You got a new iPhone 5! Now what? Here's a how to get started with a new iPhone, whether you're a first-timer or an iOS pro.
As with any smartphone, the iPhone's weakest link is its battery. Treating your Li-ion with respect will not only extend the life and usefulness of your new phone, but also boost its resale value—just in case you decide to dump to back on the market prematurely. Lucky for you, Palm, Apple, offers some guidance about how to care for your phone's battery.
What they won't tell you, however, is that you must resist the urge to immediately charge your smartphone. Yup, let that 30-60 percent charge go down to zero before plugging in. Juicing up your smartphone in its half-charged state will make the battery components settle faster. That, in turn, will mean it won't be able to re-charge as efficiently in the future. Ideally, you should always wait for the battery to drain before recharging to maintain good health, but the occasional slip won't matter much. If you really want to understand these fickle little bricks, check out our Giz explains feature on why batteries die.
Update: Seems this is incorrect. Li-ion batteries have a finite amount of cycles, and you should actually avoid full discharges if you can help it. Keep your battery topped off as much as possible, and only occasionally run it down, if it seems your fuel gauge is off.
The iPhone 5's buttons, cameras, and knobs will be familiar to anyone who's owned—or seen—an iPhone in the last few years, but just so you can be better acquainted with your new pocket buddy, here's a quick look at where everything is (and what everything does).
The biggest change from the iPhone 4/4S—aside from being longer, thinner, and lighter—is that the iPhone 5 has moved the headphone jack from the top of the handset to the bottom. This will impact your life in zero ways. So let's get on to the fun stuff!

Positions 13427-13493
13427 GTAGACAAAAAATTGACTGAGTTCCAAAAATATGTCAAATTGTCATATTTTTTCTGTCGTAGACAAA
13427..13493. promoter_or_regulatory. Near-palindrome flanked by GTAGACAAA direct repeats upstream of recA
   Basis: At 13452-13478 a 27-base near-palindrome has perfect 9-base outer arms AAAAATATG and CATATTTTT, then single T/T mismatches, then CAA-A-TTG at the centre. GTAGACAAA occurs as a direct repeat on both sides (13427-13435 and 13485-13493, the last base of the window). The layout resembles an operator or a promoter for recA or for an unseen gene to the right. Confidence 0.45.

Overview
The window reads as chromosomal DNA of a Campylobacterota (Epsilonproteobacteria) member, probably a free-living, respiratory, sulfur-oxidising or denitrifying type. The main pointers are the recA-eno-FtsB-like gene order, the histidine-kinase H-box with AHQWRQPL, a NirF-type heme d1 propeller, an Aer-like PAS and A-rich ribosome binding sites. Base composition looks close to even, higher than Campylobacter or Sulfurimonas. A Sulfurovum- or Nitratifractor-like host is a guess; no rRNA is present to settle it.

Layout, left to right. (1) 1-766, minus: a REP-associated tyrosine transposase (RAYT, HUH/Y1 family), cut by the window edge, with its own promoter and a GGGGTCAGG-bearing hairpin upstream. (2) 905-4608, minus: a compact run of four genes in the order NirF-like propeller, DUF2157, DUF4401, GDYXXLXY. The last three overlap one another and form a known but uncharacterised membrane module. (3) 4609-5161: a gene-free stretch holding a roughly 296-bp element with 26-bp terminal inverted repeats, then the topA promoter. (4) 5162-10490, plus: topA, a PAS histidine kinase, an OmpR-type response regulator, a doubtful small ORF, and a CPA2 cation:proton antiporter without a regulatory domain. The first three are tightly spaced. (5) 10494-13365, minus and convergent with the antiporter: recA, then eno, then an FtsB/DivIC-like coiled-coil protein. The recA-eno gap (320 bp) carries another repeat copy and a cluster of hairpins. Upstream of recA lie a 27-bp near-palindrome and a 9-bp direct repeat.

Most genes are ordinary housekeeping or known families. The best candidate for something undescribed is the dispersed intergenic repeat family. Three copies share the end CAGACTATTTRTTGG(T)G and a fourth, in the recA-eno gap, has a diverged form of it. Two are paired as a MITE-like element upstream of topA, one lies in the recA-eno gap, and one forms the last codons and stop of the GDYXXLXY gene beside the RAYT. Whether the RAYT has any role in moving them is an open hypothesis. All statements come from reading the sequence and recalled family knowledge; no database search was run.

The easiest part of owning an iPhone is activating it. But actually making it do what you want can be a little trickier.
The first thing you see when you start your iPhone will be a Setup Assistant, which walks you through the process of making your iPhone yours. That's where you'll indicate your preferred Wi-Fi network, enter or create your Apple ID, setting up iCloud, and indicating whether you want Find My Phone (yes) or Location Services (probably) activated. Don't sweat this part; you can always change any of it later in Settings.
Then comes the fun part; filling up your phone with all your contacts, email, movies, apps, and more. You've got two choices here.
The Old-Fashioned Way:: If you've already got an iPhone—or another Apple device like an iPad or iPod—all of your settings and preferences, contacts, apps, and content are already stored on iTunes on your desktop. Easy! So pop over and download the latest version if you don't already have it. Then, connect your phone to your computer with the Lightning cable that came with it (we'll get back to that cable in a bit), and start syncing.